Worst seen over for Midwest floods, cleanup starts
Emergency workers at river levees and floodwalls feared more rain could swell river levels again and complicate recovery efforts. But the skies remained mostly clear and thousands of relief workers could finally exhale.
"It really is looking positive. The weather has cooperated and that's made a difference," said Maggie Carson, a spokeswoman for Illinois Emergency Management in Alton, Illinois, a few miles north of St. Louis.
Thunderstorms seen for the northern Midwest in the next few days were expected to be scattered and pose no new threat.
The flooding and storms blamed for 24 deaths since late May have caused billions of dollars in damage to the heart of the U.S. grain belt, pushing corn and other food commodity prices to record highs and feeding fears of higher world food prices.
Bridges and highways have been swamped, factories shut down, water and power utilities damaged, and the earnings of railroads, farmers and myriad other businesses disrupted.
Iowa and Illinois have been the hardest hit, but parts of Wisconsin, Minnesota, Indiana and Missouri have also been swamped. The runoff from torrential rains in the northern Midwest in late May and early June fed the Mississippi's southward torrent.
As the Mississippi crested, towns along the river's vast flood plain were left to tally their losses and wait for the waters to subside, which could take weeks or even months.
"Right now things are looking good. The crisis part is passed and that's heartening. We're breathing a sigh of relief," said Farm Bureau official Blake Roderick, executive director for Pike and Scott counties in Illinois.
River levels peaked in St. Louis at 37.27 feet (11.3 meters) late on Friday, lower than earlier forecast and well below the record of 49.58 feet set in 1993.
More than two dozen levee breaks up-river earlier in the week took pressure off downstream areas.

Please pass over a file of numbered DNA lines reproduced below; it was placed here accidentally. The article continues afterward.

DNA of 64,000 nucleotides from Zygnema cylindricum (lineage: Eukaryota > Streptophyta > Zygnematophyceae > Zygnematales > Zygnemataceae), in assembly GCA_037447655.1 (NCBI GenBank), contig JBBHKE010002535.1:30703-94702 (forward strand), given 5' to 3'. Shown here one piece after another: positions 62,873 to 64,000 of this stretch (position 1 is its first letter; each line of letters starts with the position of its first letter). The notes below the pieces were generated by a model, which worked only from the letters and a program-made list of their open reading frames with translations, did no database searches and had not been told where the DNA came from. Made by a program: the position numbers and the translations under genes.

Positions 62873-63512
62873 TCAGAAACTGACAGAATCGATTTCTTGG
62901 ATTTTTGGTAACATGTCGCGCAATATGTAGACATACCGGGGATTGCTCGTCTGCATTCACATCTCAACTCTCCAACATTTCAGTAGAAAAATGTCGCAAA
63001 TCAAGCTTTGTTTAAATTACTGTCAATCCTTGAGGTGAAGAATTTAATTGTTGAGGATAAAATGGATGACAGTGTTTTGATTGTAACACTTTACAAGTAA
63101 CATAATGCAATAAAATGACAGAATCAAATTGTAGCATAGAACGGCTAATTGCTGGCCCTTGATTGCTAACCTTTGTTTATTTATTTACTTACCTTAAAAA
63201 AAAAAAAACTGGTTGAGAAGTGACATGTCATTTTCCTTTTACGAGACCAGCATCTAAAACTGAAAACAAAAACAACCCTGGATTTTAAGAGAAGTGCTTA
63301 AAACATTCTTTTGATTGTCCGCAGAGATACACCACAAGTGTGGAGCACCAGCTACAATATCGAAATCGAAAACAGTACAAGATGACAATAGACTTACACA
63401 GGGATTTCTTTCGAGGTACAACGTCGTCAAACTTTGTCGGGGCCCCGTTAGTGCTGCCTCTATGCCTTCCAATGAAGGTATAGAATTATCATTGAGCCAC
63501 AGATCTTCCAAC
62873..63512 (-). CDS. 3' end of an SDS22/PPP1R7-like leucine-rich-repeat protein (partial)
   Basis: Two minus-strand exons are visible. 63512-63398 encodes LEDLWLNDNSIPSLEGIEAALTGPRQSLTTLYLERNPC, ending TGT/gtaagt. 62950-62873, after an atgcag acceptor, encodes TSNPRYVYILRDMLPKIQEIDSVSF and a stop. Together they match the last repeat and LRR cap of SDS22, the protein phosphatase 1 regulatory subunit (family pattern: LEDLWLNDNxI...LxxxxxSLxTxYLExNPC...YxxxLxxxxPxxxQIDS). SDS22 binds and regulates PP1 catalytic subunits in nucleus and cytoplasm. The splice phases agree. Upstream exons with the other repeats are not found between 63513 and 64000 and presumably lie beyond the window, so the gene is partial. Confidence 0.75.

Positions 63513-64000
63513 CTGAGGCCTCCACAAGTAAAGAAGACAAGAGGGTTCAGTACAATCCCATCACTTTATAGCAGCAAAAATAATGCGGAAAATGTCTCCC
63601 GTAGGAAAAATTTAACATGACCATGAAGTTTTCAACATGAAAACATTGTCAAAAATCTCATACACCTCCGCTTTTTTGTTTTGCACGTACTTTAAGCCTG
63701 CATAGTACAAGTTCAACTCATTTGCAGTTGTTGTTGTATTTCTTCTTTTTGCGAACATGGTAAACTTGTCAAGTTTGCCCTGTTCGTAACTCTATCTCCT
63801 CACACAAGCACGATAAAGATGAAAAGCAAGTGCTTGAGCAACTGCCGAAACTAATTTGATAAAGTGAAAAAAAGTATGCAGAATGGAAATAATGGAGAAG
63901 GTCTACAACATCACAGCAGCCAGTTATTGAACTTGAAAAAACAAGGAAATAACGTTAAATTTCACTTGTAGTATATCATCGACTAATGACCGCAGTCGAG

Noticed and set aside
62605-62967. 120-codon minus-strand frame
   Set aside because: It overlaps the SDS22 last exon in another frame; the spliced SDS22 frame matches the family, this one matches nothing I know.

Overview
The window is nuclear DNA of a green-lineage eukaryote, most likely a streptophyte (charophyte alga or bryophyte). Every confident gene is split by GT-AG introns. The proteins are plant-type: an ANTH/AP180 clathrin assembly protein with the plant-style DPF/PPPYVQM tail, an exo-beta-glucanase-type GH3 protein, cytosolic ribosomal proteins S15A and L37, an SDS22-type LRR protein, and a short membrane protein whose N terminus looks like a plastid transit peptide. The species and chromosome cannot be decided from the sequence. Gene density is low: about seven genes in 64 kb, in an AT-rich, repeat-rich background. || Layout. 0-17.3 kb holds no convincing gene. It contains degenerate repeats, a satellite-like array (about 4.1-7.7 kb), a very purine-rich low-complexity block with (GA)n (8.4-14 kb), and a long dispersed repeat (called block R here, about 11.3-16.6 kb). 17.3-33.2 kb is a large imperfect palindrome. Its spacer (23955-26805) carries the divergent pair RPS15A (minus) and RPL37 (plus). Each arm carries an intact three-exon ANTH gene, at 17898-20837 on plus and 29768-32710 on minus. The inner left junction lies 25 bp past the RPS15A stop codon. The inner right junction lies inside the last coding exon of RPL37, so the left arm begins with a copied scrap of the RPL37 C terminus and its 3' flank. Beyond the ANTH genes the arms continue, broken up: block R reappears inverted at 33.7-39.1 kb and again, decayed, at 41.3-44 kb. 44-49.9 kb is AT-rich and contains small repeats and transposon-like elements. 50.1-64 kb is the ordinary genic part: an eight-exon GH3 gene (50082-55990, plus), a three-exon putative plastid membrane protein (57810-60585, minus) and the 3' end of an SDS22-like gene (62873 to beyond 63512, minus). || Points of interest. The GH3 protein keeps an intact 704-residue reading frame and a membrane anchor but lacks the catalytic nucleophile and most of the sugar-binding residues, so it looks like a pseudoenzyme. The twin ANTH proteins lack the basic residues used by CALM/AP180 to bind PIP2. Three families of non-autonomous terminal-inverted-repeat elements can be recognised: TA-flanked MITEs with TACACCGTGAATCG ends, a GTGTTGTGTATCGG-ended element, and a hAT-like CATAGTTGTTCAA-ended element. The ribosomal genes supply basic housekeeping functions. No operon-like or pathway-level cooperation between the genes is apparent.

"St. Louis has crested. Everything is holding north of here," said John Daves, a spokesman for the U.S. Army Corps of Engineers in St. Louis.
No additional levee breaks were reported on Saturday. Sandbagging operations were halted in many communities, although the Illinois National Guard spent the day fortifying the low-lying town of Hamburg, Illinois, from high water.
Some 130 miles downstream from St. Louis, the nation's most important river is expected to crest at Cape Girardeau, Missouri, on Monday at 41.5 feet, also well below the 1993 peak of 48.5 feet.
Getting back to business as usual will take time.
Small towns and vast stretches of prime corn and soybean acreage have been submerged. Barge traffic remains halted on a 200-mile stretch of the middle-Mississippi River, costing barge carriers millions of dollars a day.
Up to 5 million acres of crops may have been lost to the world's top grain and food exporter. In Iowa alone, crop losses have been estimated at $3 billion.
Thousands returning to their homes face a toxic mess.
"We know from past experience that we will find E.coli, petroleum, gasoline, pesticides, household waste," said Thomas Dunne, an official with the Environmental Protection Agency's office of homeland security.
The economically depressed city of East St. Louis, located across the river from the Missouri city, appeared to have been spared a potential disaster as its outdated levees held.
President George W. Bush toured some of the devastation in Iowa on Thursday, and the White House said relief would be made available from $4 billion in the government's disaster fund.
Flood relief was rapidly becoming a political issue in a U.S. election year. Republican presidential candidate John McCain toured Iowa on Thursday, separately from Bush, while Democratic candidate Barack Obama helped stack sandbags earlier in the week in Quincy in his home state of Illinois.
Illinois Gov. Rod Blagojevich wrote to Bush on Friday, asking for faster aid for 20 flooded Illinois counties. In Iowa, 83 of 99 counties have been declared disaster areas.